1 S~fITH, W. G.: Needle biopsy of the lung with special reference to diffuse lung disease and the use of a new needle, Thorax, 19:68, 1964. 2 GAESSLER. E. A., MOISTER, III. V. B., AND H,u'M, J.: Open lung biopsy in diffuse pulmonary disease, New Eng. ]. Aled.• 270: 1319, 1964. 3 THEOOOS, P. A., ALLBRITTES, F. F., JR., AND BRECICESIUDGE, R. L.; Lung biopsy in diffuse pulmonary disease, Dis. Chest. 27;637,1955. 4 KLAssES, K. P., ASLYAS, A. J., A'''' CURTIS, G. M.: Biopsy of diffuse pulmonary lesions. Arch. Surg., 59: 694,1949.
5 EFFLER, D. B.,
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Al\'D GANCEIlO, H. A.: Surgical biopsy. Amer. Rev.
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6 ANDREWS, N. C .• AND KLAssEN, K. P.: Eight years' exenoe with pulmonary biopsy, I.A.M.A., 164:1061. 1957. 7 GRANT, L. J .• AND TRIVEDI, S. A.: Open lung biopsy for diffuse pulmonary lesions, Brit. Med. I .• 1:17. 1960. 8 MANFREDI, E., ROSENBAUM, D., AND BERND, R. H.: Percutaneous needle biopsy of the lung in diffuse pulmonary disease. Ann. Intern. Med., 68:773. 1963. 9 MANFREDI, F., AND KRUMHOLZ, R.: Percutaneous needle biopsy of the lung in evaluation of pulmonary disorders, I.A.M.A, 198:178. 1966. 10 MANN, B., AND SINHA, C. N.: Jack needle biopsy in pneumocomicosis, Dis. Chut. 50:504. 1966. 11 KRUMHOLZ, R., MAl\'FRDlI, F., WEC, J. C., AND ROSENBAUM, D.: Needle biopsy of the lung-report on its use in 112 patients and review of the literature, Ann. Intern. Med., 65:293, 1966. 12 DAHLGREN, S., Al\'D NORDESSTIlOM, B.: Transthoracic needle biopsy, Year Book Medical Publishers, Inc., Chicago.I966. 13 0tnaA. F. R., Al'o'D GERACI, C. L.: Needle biopsy of the lung, I.A.M.A., 155:21, 1954. 14 GLADHILL, E. Y., SPRIGGS, J. B., AND BINFORD, C. H.: Needle aspiration in the diagnosis of lung carcinoma -report of experiences with seventy-five aspirations, Amer. I. Clin. Path, 19:235. 1949. 15 OsCHSER, A., AND DEBAJ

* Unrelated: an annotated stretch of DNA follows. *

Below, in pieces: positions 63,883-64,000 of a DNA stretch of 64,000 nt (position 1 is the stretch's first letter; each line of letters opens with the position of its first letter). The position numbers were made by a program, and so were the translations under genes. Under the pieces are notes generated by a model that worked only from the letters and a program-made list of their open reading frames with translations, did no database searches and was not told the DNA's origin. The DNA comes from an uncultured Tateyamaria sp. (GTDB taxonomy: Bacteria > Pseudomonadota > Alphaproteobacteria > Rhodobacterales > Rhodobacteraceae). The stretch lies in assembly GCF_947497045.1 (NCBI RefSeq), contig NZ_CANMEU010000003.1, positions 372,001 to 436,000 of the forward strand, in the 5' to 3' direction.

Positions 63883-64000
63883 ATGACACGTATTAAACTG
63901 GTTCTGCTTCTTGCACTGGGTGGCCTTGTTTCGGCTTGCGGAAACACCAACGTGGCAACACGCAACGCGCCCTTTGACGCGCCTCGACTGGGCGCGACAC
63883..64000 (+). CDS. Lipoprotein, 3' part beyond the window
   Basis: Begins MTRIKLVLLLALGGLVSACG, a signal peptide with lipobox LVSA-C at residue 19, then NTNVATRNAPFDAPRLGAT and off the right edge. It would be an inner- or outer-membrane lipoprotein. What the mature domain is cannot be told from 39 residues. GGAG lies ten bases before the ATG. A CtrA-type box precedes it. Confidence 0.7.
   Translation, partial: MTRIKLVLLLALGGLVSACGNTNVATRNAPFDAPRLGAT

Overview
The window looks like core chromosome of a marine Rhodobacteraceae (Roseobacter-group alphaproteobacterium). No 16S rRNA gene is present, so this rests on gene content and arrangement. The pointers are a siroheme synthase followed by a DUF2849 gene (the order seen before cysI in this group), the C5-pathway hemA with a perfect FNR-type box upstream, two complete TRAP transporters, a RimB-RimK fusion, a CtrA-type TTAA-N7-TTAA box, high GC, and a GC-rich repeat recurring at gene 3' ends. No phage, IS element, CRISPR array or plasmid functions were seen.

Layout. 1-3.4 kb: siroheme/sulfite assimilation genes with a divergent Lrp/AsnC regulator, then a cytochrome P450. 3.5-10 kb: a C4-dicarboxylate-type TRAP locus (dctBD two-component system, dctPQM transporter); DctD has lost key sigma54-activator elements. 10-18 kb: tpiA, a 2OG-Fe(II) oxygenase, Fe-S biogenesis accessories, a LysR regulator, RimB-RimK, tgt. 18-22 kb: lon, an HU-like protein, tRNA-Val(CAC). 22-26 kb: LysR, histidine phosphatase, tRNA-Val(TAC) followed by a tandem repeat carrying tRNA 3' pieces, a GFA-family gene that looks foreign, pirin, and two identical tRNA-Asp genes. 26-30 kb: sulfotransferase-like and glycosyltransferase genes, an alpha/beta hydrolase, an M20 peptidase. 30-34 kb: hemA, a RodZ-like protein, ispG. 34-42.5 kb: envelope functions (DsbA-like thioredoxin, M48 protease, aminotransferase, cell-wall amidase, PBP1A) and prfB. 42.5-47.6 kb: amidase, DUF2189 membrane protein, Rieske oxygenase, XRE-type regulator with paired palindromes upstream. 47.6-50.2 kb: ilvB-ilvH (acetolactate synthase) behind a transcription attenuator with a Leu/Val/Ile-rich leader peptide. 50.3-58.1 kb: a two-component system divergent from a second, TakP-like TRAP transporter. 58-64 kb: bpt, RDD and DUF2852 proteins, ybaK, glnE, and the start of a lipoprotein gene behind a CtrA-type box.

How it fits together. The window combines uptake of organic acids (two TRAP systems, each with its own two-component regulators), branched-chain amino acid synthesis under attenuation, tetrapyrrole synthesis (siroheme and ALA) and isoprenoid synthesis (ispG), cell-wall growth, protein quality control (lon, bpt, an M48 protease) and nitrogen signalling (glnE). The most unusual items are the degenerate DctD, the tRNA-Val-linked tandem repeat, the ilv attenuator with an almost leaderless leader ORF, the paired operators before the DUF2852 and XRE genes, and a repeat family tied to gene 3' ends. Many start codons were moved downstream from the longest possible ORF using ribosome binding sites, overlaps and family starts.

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19 RtDo'HOFF, W. F., Ja.: The present status of the surgical treatment of carcinoma of the lung. I.A.M.A., 126:1123, 1944. 20 OVERHOLT. R. H.: Editorial. Dis. Chut, 50:555, 1968. 21 KLASSEN. K. P.• AND ANDREWs, N. C.: Biopsy of diffuse pulmonary lesions-A seventeen-year experience, Ann. Tho,. Su,g., 4:117,1967. 22 LEYDEN, O. 0.: Ueber Infectiose Pneumonie, Deutsche Med. Wsch,., 9:52, 1683. 23 MENETRIER, P.: Cancer primitif du poumon, Bull. Soc. AllOt. DeBarQ8. 4:643, 1886. 24 HORDNER, R. J.: Lung puncture-A new application of clinical pathology, 2:1345, 1909. 25 STEWART. F. W.: The diagnosis of tumoJS by aspiration, Arne,. I. Path., 9:81, 1932. 26 MARTIN, H. E., AND ELLIS, E. B.: Biopsy by needle puncture and aspiration, Ann. Su,g.• 92: 169. 1930. 27 MARTIN. H. E., AND ELLIS. E. B.: Aspiration biopsy, Su,g. GlInec. and Obat"'., 59:578, 1934. 28 CRAVER, F. L., AND BINn.I!Y, J. R.: Aspiration biopsy of tumors of the lung, I. Thor. Su,g.• 8:436. 1939. 29 RosD'oND, W. G., BURNETT, W. E., AND HALL, J.: Value and limitations of aspiration biopsy for lung lesions, Radiology, 52:506, 1949. 30 SILVERMAN. I.: A new biopsy needle, Amer. I. Su,g., 40:671. 1928. 31 SARIN, L. R., AND BHATNACARL: Needle biopsy of the lung-Case reports, Indian I. Med. Sci., 13:901, 1959. 32 MAsmDll, F .• BucnEY, C. E., Ill, PATRlCI<, R. L., BARRY, W. F., AND SICI